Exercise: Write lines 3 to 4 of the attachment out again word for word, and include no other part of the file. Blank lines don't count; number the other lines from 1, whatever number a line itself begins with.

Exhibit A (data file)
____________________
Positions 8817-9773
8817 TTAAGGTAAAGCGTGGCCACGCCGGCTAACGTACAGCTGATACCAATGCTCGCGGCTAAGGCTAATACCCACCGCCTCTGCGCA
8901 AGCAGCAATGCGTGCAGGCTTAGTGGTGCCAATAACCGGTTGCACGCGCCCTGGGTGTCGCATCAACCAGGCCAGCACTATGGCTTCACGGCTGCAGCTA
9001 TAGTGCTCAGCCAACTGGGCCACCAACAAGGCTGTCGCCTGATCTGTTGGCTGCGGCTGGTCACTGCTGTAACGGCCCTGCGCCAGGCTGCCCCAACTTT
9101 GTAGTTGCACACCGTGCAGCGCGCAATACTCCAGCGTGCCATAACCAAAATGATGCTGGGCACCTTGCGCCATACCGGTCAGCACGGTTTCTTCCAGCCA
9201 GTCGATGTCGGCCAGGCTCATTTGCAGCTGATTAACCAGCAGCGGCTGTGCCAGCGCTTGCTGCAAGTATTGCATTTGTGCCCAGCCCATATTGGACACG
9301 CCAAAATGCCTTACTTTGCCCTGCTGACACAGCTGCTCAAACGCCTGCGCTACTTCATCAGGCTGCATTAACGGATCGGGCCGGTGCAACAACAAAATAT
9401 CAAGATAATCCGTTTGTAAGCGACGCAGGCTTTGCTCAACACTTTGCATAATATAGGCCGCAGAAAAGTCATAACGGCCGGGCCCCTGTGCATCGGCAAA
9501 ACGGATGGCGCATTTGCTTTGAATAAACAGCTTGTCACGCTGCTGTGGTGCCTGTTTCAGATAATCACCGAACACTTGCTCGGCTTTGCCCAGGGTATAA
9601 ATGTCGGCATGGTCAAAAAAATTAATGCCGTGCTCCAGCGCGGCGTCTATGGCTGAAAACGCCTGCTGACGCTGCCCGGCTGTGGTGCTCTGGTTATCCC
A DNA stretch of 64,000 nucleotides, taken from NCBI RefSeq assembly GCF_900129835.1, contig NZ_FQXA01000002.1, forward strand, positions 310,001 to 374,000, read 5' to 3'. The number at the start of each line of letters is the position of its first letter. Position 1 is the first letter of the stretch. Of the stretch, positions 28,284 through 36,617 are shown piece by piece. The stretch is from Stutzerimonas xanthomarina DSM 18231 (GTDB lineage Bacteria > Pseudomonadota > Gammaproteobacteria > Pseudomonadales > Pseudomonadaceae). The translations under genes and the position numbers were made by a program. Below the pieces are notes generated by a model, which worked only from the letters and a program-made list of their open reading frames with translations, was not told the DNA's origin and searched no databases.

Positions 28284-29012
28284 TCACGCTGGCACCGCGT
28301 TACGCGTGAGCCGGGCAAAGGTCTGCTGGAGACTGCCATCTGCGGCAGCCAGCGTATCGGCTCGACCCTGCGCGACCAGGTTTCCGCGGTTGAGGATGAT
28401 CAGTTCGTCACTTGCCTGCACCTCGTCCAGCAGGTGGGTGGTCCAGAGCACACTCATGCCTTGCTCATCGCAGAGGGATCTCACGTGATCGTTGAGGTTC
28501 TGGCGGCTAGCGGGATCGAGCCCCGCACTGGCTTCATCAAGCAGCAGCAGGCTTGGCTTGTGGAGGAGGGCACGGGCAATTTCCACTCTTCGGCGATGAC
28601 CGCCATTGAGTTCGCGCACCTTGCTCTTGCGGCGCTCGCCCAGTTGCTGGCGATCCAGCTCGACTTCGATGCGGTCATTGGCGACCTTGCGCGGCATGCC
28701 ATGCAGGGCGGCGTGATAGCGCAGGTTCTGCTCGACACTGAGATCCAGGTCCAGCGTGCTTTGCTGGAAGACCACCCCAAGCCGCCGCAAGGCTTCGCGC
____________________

8901 AGCAGCAATGCGTGCAGGCTTAGTGGTGCCAATAACCGGTTGCACGCGCCCTGGGTGTCGCATCAACCAGGCCAGCACTATGGCTTCACGGCTGCAGCTA
9001 TAGTGCTCAGCCAACTGGGCCACCAACAAGGCTGTCGCCTGATCTGTTGGCTGCGGCTGGTCACTGCTGTAACGGCCCTGCGCCAGGCTGCCCCAACTTT